Also the heroine, she'll forget. We all forget. It'll stop being unbearable at some point. After more time it'll be a nostalgic memory. Life goes on, we're here to survive life.

I do agree that the colors convey emotions more than the literal story and that is good. Thank you very much for your detailed impressions, once again I feel compelled to tell you that it means a lot to me.

[dick] said...

I would never have finished this page.

If I had written it just as you had done, I would then have got hung up on how people wouldn't understand what had happened easily.

Then I'd curse the paucity and crudity of more clear options.

and then the page would languish in a drawer.
Yet of course, the page is instantly comprehendable.


Helm said...

yet when this was originally published I did get a number of people telling me they didn't understand the ending so there you go. You have to let that desire for clear options go when you're telling a story, it seems. A bit of creative ambiguity (at best) and signal loss (at worst) are a given.

Solar said...

Hi Helm,

Thanks for your involved reply. I especially enjoyed your discussion of the characters motivations.

For humans I completely agree that we can reconcile our rational and emotional conflicts but for a machine, made by man, I think your following point is important:

From the dissonance between the tools we use to communicate (which we'd like to be perfect) and how things actually are filtered through us (imperfrectly) we arrive through this to a peculiar circumstance: things aren't as we'd like them but according to our rationalizations, they SHOULD be. Logic and reason betray us, and we suffer for it.

In this sense, a machine designed to use logic and then filter 'perfectly' would suffer some fundamental hang-ups that humans deal with through imperfection, be it accepting the inaccuracy of concepts used in communication or the fallible nature of our memory. I wonder if a machine designed to experience emotion would indeed also need to have imperfections (in relation to our human ideals) built into the program.

It seems to me that being emotional, being rational, and being logical (for humans at least) are points on a scale of our thought process, each requiring further degrees of abstract thought, but none being restricted by what I'll call hard logic. Hard logic requires binary input and output and deals badly with ambiguity. For an robot, built on hard logic I can see experiencing emotions or dealing with memory as a serious problem.

Applying this to Memorybot he clearly has emotions and so to some extent must have had 'uncertainty' programmed into his code, even something simple like 'work to avoid the unknown'. If memorybot can experience emotion then I think to some extent he would be able to deal with some of his memory issues, simply by interpreting his memory banks with 'uncertainty'.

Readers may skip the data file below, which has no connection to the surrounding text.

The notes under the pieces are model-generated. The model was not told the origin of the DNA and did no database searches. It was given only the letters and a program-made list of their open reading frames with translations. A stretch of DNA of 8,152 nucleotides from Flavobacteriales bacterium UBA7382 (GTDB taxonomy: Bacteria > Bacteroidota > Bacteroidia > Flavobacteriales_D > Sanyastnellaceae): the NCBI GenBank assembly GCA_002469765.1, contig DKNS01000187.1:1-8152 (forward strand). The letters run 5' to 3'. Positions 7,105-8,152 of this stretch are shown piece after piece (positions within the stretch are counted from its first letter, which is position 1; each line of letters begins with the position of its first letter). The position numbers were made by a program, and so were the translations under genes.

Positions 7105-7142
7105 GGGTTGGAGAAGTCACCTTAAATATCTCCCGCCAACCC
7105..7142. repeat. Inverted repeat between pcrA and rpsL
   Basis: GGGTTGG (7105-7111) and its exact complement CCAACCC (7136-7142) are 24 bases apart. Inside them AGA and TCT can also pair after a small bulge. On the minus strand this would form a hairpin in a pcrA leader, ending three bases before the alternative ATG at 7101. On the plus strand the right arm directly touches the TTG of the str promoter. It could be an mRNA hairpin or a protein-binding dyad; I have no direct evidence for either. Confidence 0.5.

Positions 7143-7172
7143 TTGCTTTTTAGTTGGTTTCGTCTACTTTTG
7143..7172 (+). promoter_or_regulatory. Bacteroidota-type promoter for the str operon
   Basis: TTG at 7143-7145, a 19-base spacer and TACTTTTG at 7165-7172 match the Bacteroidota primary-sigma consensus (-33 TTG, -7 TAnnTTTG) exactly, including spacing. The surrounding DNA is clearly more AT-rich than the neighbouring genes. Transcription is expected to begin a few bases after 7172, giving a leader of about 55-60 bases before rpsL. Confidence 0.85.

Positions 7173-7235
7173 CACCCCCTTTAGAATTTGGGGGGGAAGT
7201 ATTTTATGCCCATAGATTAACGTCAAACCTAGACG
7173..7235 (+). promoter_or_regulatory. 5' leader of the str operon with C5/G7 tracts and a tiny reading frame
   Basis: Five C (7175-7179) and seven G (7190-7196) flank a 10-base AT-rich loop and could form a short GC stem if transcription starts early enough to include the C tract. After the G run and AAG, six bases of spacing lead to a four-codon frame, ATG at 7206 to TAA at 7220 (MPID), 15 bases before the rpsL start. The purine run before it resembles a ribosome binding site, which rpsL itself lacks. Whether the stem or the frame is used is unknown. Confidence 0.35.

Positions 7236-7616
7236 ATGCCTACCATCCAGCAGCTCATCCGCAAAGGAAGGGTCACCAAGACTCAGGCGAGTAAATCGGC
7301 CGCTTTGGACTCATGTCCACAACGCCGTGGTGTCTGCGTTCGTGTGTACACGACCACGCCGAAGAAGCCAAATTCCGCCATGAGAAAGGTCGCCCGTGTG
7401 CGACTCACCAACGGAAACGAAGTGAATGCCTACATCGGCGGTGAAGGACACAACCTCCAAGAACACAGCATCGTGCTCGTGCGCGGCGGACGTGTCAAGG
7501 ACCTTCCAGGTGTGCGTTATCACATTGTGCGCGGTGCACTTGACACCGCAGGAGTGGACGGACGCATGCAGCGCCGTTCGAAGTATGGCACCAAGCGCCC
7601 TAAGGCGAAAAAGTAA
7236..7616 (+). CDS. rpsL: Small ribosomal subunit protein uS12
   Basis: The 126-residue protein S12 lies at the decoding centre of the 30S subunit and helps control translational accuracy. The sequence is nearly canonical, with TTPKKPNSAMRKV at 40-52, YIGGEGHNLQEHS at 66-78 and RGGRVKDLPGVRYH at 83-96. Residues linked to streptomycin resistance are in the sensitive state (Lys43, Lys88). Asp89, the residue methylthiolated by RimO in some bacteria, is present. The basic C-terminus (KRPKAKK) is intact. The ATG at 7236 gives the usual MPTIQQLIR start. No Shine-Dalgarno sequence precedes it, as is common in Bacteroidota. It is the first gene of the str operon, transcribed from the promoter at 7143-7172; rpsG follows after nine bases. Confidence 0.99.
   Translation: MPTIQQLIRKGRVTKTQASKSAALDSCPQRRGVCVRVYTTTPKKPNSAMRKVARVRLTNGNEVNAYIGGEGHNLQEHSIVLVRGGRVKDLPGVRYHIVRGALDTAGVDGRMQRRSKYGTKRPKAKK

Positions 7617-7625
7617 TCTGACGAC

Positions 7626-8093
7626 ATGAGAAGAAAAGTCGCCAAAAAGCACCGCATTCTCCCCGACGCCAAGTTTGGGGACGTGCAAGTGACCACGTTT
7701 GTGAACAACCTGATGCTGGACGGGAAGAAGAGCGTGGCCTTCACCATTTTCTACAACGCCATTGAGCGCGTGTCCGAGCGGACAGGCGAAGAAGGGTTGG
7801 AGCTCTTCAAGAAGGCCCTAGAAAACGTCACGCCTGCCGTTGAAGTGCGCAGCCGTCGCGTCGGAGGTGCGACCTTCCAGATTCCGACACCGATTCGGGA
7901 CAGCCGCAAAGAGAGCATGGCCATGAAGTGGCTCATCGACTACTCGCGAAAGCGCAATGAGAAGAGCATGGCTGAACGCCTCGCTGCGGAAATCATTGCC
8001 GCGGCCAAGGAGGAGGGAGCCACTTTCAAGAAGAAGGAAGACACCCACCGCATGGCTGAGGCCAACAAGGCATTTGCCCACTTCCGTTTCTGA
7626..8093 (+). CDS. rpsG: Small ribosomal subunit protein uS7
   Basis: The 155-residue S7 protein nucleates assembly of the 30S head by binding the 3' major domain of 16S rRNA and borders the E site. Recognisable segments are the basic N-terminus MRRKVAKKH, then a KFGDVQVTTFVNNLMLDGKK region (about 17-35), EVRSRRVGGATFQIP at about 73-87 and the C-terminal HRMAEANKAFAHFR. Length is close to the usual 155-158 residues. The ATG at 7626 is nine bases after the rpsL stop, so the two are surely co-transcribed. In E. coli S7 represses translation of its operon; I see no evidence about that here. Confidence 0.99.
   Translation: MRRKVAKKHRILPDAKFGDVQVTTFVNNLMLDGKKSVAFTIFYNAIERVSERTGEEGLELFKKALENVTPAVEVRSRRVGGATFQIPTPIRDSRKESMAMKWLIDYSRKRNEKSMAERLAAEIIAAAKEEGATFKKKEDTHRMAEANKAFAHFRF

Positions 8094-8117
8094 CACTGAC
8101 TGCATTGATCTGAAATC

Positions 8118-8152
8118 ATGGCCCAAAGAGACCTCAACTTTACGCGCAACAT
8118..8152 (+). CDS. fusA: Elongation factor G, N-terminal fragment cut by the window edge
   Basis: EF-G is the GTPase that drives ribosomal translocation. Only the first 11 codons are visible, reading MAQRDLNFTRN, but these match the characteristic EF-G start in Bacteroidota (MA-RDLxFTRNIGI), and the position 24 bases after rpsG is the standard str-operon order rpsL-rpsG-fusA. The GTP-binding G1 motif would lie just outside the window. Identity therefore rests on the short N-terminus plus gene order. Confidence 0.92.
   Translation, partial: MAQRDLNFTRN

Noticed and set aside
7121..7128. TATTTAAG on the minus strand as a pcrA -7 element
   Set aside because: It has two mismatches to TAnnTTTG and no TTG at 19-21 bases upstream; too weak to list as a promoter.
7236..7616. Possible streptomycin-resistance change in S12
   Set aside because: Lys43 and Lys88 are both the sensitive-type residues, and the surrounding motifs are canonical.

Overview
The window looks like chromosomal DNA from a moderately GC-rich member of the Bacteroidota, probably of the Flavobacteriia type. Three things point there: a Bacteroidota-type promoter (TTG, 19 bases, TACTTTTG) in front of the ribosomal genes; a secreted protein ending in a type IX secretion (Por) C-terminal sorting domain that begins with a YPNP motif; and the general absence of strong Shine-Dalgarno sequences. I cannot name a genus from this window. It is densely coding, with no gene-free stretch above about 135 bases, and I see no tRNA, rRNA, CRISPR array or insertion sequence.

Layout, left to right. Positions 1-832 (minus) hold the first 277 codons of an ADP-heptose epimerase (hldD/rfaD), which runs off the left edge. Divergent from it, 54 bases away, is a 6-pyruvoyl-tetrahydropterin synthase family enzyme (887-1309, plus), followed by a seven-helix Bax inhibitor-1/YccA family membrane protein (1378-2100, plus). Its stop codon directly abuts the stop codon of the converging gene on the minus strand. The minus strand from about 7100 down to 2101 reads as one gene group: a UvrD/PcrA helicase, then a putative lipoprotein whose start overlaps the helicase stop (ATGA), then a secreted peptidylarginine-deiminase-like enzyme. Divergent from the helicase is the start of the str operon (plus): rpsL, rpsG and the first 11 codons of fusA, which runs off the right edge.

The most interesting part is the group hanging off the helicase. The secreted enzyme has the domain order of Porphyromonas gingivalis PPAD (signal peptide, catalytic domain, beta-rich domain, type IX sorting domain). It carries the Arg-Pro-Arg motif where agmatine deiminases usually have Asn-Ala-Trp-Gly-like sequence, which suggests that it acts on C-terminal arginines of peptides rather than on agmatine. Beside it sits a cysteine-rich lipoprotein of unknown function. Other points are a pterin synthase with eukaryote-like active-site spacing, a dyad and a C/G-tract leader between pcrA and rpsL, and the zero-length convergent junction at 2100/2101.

This follows on to my other thoughts on dealing with infallible memory. Rather than deleting his entire memory banks, wouldn't it have been smarter to build in a natural decay to the memory files. If I was in the process of wiping my partners memory I reckon I'd find all the ways I could to retain some of that.

It's perhaps this reaction that makes me feel sorry for memorybot, that surely there must be some other way. But the narrative you've given us works better this way, with the finality of the gesture the love gains more meaning. What could have possibly gone on before that mean a memory wipe was the only option. So tragic.

Well enough thoughts from me.

Thanks again Helm

Helm said...

I wonder if a machine designed to experience emotion would indeed also need to have imperfections (in relation to our human ideals) built into the program.

Well I'm sure this is the domain of far more knowledgeable men than us but I would think that if it were to experience actual emotions then yes, the imperfection is required otherwise you go insane very fast!

The loophole you find for memorybot dealing with emotion is a good one!

However making digital memory files decay probably wouldn't work because this in humans means we reshape our memories and take out the pointy stuff. For binary, you just get data corruption that means nothing!

ptoing said...

I am very happy about people liking this comic. It is very dear to me and as I wrote I really enjoyed colouring it. Thank you all who replied on this. :)

Solar: I could not imagine colouring comics professionally under a harsh deadline. I enjoyed this, had a deadline as well, which I took quite lax. But having to colour a whatever stuff someone might throw at me (superhero comics, ugh) and having to do it fast, no thanks. I like colouring comics for friends. That's where I think it would end for me tho.